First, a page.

## Error: Impossible visits found (n = 52), no specification for how to handle:
## 
## Individual(s) detected at 2+ loggers within 180s.
## Decrease the `bw_imp` argument, remove these reads, or
## allow impossible visits (allow_imp = TRUE) and try again.
## 
## First 6 impossible visits:
##    animal_id                time logger_id
## 1 0620000477 2015-09-28 06:07:19      2700
## 2 0620000477 2015-09-28 06:09:32      2100
## 3 06200004F8 2015-09-16 16:40:19      2100
## 4 06200004F8 2015-09-16 16:42:22      2700
## 5 06200004F8 2015-09-16 16:44:11      2700
## 6 06200004F8 2015-09-16 16:45:10      2100

Summarizing

Visit data is the starting block of all other transformations, but you can also summarize and analyze visit data in itself.

For example, if we want to create daily summaries of the number of visits made and loggers used per animal_id, we could use the dplyr package (part of the tidyverse family of packages).

Currently we have data on the total number of loggers in the data set, but what if we wanted to know how many loggers each individual used?

library(dplyr)
visit_summary <- v %>%
  group_by(animal_id) %>%
  summarize(n_visits = length(start),
            n_loggers = length(unique(logger_id)),
            n_days = length(unique(date)),
            mean_visit_length = mean(as.numeric(difftime(end, start, units = "sec"))))
visit_summary
## # A tibble: 11 x 5
##     animal_id n_visits n_loggers n_days mean_visit_length
##        <fctr>    <int>     <int>  <int>             <dbl>
##  1 041868E9A8      150         3      7         12.846667
##  2 041869123C       34         1      2          3.264706
##  3 06200003AA      321         2     21         22.096573
##  4 0620000400       31         2      5         11.580645
##  5 062000043E        1         1      1          2.000000
##  6 0620000477      105         2     10        109.542857
##  7 06200004F8     1179         4     42         36.536047
##  8 0620000500      961         3     36         17.145682
##  9 0620000513        5         1      1         51.800000
## 10 0620000514      142         3     17         15.866197
## 11 0620000520       16         1      2         10.625000

A Side Note
This bit of code uses a slightly advanced technique called ‘pipes’: %>% These allow you to pass the output from one line directly down to the next line where it becomes the first (and hidden) argument. In this case, the first line specifies our visits data frame v, this then becomes the input for group_by(). The output of group_by() then becomes the input for summarize(). This makes your coding more efficient but may take a bit of getting used to.

You can find an in-depth look at dplyr, pipes and related packages here: http://r4ds.had.co.nz/transform.html

For reference, you can achieve the same effect without pipes:

library(dplyr)
visit_summary <- group_by(v, animal_id)
visit_summary <- summarize(visit_summary,
               n_visits = length(start),
               n_loggers = length(unique(logger_id)),
               n_days = length(unique(date)),
               mean_visit_length = mean(as.numeric(difftime(end, start, units = "sec"))))
visit_summary
## # A tibble: 11 x 5
##     animal_id n_visits n_loggers n_days mean_visit_length
##        <fctr>    <int>     <int>  <int>             <dbl>
##  1 041868E9A8      150         3      7         12.846667
##  2 041869123C       34         1      2          3.264706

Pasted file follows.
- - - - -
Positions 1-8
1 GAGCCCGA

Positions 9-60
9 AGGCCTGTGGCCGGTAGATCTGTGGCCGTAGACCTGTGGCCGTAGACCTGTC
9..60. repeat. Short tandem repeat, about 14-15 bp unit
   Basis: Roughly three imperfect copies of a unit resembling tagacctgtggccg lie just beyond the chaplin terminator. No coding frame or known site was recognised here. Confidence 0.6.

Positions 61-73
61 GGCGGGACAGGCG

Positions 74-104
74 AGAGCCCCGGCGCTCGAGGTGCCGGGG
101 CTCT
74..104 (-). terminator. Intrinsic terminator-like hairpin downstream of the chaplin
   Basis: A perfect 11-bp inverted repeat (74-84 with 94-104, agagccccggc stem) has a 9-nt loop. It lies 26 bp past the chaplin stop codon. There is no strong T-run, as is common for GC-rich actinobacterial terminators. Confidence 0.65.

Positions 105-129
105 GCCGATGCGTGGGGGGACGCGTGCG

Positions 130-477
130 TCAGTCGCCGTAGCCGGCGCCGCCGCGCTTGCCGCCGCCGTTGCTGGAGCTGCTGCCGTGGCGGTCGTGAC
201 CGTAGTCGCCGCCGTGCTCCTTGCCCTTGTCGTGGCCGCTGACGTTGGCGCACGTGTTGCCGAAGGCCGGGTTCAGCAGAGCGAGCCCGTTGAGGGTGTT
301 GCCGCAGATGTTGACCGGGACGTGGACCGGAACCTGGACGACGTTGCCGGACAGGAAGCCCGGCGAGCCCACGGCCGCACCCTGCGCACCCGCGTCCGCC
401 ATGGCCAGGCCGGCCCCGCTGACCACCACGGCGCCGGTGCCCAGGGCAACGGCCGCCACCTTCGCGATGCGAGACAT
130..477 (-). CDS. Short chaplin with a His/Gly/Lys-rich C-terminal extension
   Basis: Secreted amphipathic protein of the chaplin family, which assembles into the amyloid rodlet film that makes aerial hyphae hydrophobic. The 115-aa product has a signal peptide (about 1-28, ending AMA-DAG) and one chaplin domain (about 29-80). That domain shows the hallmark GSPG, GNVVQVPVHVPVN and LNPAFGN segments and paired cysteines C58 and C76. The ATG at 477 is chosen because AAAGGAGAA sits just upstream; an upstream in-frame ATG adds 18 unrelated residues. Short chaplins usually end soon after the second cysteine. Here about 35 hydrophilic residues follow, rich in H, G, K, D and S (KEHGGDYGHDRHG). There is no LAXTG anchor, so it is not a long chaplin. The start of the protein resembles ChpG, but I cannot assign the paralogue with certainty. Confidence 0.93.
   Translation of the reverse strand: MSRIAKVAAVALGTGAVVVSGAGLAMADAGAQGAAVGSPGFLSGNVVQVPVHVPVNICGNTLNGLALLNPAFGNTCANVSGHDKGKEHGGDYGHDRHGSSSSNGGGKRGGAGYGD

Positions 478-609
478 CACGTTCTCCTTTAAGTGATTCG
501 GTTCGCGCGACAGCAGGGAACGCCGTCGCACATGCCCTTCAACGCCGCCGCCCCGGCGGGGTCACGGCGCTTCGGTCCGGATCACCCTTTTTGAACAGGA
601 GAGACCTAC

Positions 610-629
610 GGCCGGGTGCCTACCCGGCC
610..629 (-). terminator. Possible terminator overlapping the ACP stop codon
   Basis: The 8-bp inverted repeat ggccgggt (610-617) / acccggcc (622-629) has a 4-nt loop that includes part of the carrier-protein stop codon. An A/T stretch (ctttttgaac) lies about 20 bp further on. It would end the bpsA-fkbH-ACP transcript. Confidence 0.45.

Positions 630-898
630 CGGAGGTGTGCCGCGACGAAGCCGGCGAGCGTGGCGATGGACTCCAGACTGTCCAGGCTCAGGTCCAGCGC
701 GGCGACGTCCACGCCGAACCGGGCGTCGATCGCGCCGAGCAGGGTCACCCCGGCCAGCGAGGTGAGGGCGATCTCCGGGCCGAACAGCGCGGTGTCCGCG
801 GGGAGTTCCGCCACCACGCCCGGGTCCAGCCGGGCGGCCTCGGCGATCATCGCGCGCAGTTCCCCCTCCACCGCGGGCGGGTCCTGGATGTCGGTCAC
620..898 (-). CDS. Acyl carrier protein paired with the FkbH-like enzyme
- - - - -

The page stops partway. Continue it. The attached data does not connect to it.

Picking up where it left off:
##  3 06200003AA      321         2     21         22.096573
##  4 0620000400       31         2      5         11.580645
##  5 062000043E        1         1      1          2.000000
##  6 0620000477      105         2     10        109.542857
##  7 06200004F8     1179         4     42         36.536047
##  8 0620000500      961         3     36         17.145682
##  9 0620000513        5         1      1         51.800000
## 10 0620000514      142         3     17         15.866197
## 11 0620000520       16         1      2         10.625000

The result is a data frame with one row for each animal_id, giving us information on how many loggers that animal has used, how many visits they have made, over how many days, and what the average visit length was.

If we wanted to plot this data, the package ggplot2 is a great option:

library(ggplot2)
ggplot(data = visit_summary, aes(x = animal_id, y = mean_visit_length)) +
  theme(axis.text.x = element_text(angle = 45, hjust = 1)) + #rotate/shift id labels
  geom_bar(stat = "identity") + # Create bars
  labs(x = "Animal ID", y = "Average visit length (s)") # Make labels pretty

Back to top

move()

This function is designed to turn ‘Visit’ data into ‘Movement’ data.

Movements are defined as trips between loggers (i.e. a event when a visit from one animal_id occurs at a different logger from the previous visit by that particular animal_id).

v <- visits(finches_lg, bw = 5)
m <- move(v)
head(m)
## # A tibble: 6 x 15
##    animal_id       date                time logger_id direction move_id  move_dir move_path    strength animal_n logger_n   age   sex       lon      lat
##       <fctr>     <date>              <dttm>    <fctr>     <chr>   <int>    <fctr>    <fctr>       <dbl>    <int>    <int> <chr> <chr>     <dbl>    <dbl>
## 1 041868E9A8 2015-10-02 2015-10-01 16:40:53      2100      left       1 2100_2700 2100_2700 14.57489879       11        4   AHY     F -120.3624 50.66896
## 2 041868E9A8 2015-10-02 2015-10-01 16:45:00      2700   arrived       1 2100_2700 2100_2700 14.57489879       11        4   AHY     F -120.3632 50.66909
## 3 041868E9A8 2015-10-02 2015-10-01 16:56:42      2700      left       2 2700_2200 2200_2700  0.05880623       11        4   AHY     F -120.3632 50.66909
## 4 041868E9A8 2015-10-02 2015-10-02 09:57:00      2200   arrived       2 2700_2200 2200_2700  0.05880623       11        4   AHY     F -120.3612 50.66778
## 5 041868E9A8 2015-10-06 2015-10-06 13:24:50      2200      left       3 2200_2700 2200_2700  0.59504132       11        4   AHY     F -120.3612 50.66778